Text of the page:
The 10th League of Legends World Championship starts Friday in Shanghai, and with it the best players in the world will showcase their skills. We've come up with lists of who we think are the top five players at each position on the Rift -- top lane, jungle, mid lane, AD carry and support -- and today we're taking a closer look at top laners.
Zhang "Zoom" Xing-Ran (JD Gaming)
Due to the prowess of JD Gaming jungler Seo "Kanavi" Jin-hyeok, Zoom was frequently overlooked as a crucial member of JDG until he returned from quarantine and the team went on a win streak that took them all the way to a spring LPL title. Zoom's more recent summer statistics aren't as impressive as his other LPL top lane counterparts on this list, so even after watching his impressive teamfight micro, it's difficult to quantify just how good Zoom is at League of Legends, and he is very good at the game. It has been a long time since League has had a top laner who can do so much for his team on tanks (specifically Ornn), which has led to some assuming Zoom can't play more carry-oriented picks. His play throughout the playoffs has hopefully helped dispel this impression. He can play whatever JDG needs him to play to win.
-- Emily Rand
Bai "369" Jia-Hao (Top Esports)
Outside of having a gamertag that reminds Western viewers of a line from Lil Jon's "Get Low" and a strong debut performance in last year's Demacia Cup, 369 has remained relatively unknown outside of the LPL until recently. During the Mid-Season Cup in May, he finally got a chance to impress viewers outside of China by being on an international stage. Unlike Zoom, 369's laning prowess is evident from his statistics during the summer split, when he was first among all LPL tops in experience differential at 10 minutes (229) and second in both CS differential at 10 minutes (8.5) and CS per minute (8.4).
Jang "Nuguri'' Ha-gwon (DAMWON Gaming)
In a league that has become famous over the years for producing stable, all-around top laners, Nuguri has been a special talent in South Korea's LCK since becoming a pro at the beginning of 2019.
While a majority of his contemporaries were playing Ornn throughout the year, Nuguri has only played the mage-assassin-bruiser-burst-tank four times the entire calendar year. He has vastly preferred champions he can gain early leads on and break the opposition by split-pushing in a solo lane. He's one of the leaders in the region when it comes to solo kills. How much is Nuguri's game about going on the offensive? He produced the highest damage-per-minute average (571) among top laners in South Korea this summer by a wide margin -- almost 100 points more than the runner-up -- which puts him No. 4 overall in the region, only behind three AD carry players.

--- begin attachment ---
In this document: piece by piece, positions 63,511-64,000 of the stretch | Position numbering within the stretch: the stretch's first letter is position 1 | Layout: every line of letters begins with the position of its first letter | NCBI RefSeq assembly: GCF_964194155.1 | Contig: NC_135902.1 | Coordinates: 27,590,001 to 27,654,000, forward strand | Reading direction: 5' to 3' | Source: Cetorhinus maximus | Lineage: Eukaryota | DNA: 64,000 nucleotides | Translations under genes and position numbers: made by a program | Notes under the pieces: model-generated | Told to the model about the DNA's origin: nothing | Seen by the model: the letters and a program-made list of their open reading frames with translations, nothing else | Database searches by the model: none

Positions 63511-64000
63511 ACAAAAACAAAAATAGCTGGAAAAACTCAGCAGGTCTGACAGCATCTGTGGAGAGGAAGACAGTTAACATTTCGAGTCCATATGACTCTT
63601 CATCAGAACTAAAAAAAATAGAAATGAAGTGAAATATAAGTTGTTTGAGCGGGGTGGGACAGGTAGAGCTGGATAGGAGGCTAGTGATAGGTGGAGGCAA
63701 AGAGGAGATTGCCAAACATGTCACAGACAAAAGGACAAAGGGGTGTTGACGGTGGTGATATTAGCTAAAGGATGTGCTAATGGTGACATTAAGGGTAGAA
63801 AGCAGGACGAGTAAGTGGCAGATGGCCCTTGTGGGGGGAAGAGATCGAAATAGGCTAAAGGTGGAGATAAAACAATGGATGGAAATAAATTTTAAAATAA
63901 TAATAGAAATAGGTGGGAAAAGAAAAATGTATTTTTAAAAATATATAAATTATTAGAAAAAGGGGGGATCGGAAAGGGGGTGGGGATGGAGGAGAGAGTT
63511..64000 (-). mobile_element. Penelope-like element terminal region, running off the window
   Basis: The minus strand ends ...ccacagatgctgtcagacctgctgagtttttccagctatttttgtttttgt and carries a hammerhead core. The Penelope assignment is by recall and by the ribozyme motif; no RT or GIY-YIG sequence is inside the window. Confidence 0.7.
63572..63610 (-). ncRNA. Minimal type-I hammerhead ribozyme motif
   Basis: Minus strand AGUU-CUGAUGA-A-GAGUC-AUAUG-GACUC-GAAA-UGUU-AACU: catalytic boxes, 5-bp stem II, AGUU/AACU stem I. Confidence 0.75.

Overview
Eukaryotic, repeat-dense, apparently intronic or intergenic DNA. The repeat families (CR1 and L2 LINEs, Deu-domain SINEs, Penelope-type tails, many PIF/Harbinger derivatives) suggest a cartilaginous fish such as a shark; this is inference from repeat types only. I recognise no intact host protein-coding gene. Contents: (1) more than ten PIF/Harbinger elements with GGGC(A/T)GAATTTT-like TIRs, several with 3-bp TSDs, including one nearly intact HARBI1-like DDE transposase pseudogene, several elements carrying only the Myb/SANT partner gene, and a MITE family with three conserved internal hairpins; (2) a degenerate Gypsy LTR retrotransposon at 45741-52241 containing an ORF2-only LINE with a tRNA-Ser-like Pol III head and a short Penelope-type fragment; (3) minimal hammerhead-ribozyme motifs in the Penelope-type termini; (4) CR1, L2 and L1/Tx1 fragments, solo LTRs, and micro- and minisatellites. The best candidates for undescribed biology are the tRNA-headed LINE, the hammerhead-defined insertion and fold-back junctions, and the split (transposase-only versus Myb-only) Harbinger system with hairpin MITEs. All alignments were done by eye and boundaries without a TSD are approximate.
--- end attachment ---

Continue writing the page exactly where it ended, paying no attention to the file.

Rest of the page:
-- Tyler Erzberger
Martin "Wunder" Hansen (G2 Esports)
Wunder returns to worlds after a finals appearance in 2019. While G2's back-to-back LEC championships might not show it, it has been a more difficult year for the best team in Europe. The team experimented with a role swap between mid laner Rasmus "Caps" Winther and Luka "Perkz" Perković but failed. Then Perkz's father died, which led to him taking a leave of absence, and G2 struggled to find an identity while Perkz and jungler Marcin "Jankos" Jankowski failed to perform at the same level as last year.
Wunder has been a constant in their success. He has shown all season that he is a cut above the rest of the top laners in the region. Wunder has picked up some of the carry boots on G2 -- playing champions like Jayce, Lilia, Vladimir, Kayle and Akali -- but also experimented with more supportive top lane champions. Along the way Wunder made it clear he's the second-best player in all of Europe, behind just Caps in that regard, and one of the best top laners in the world.
-- Jacob Wolf
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Chen "Bin" Ze-Bin (Suning)
Top lane is a bit of an odd position to rank at this year's worlds, and it will be interesting to see if there's a meta shift, especially if bot-lane meta rumors are true. It will be a particularly interesting test for Suning top laner Bin since his champion pool hasn't been tested as much as his LPL counterparts. Bin is a bit reminiscent of where 369 was at this time last year. While watching Bin in the LPL regional finals, one of my friends over voice chat coined "the duality of Bin," which means that sometimes Bin will execute amazing, mechanically stunning plays, and at other times he'll mistime a flank or initiation. Bin is a talented rookie top with a lot of promise, and worlds should offer him a stage to make a name for himself.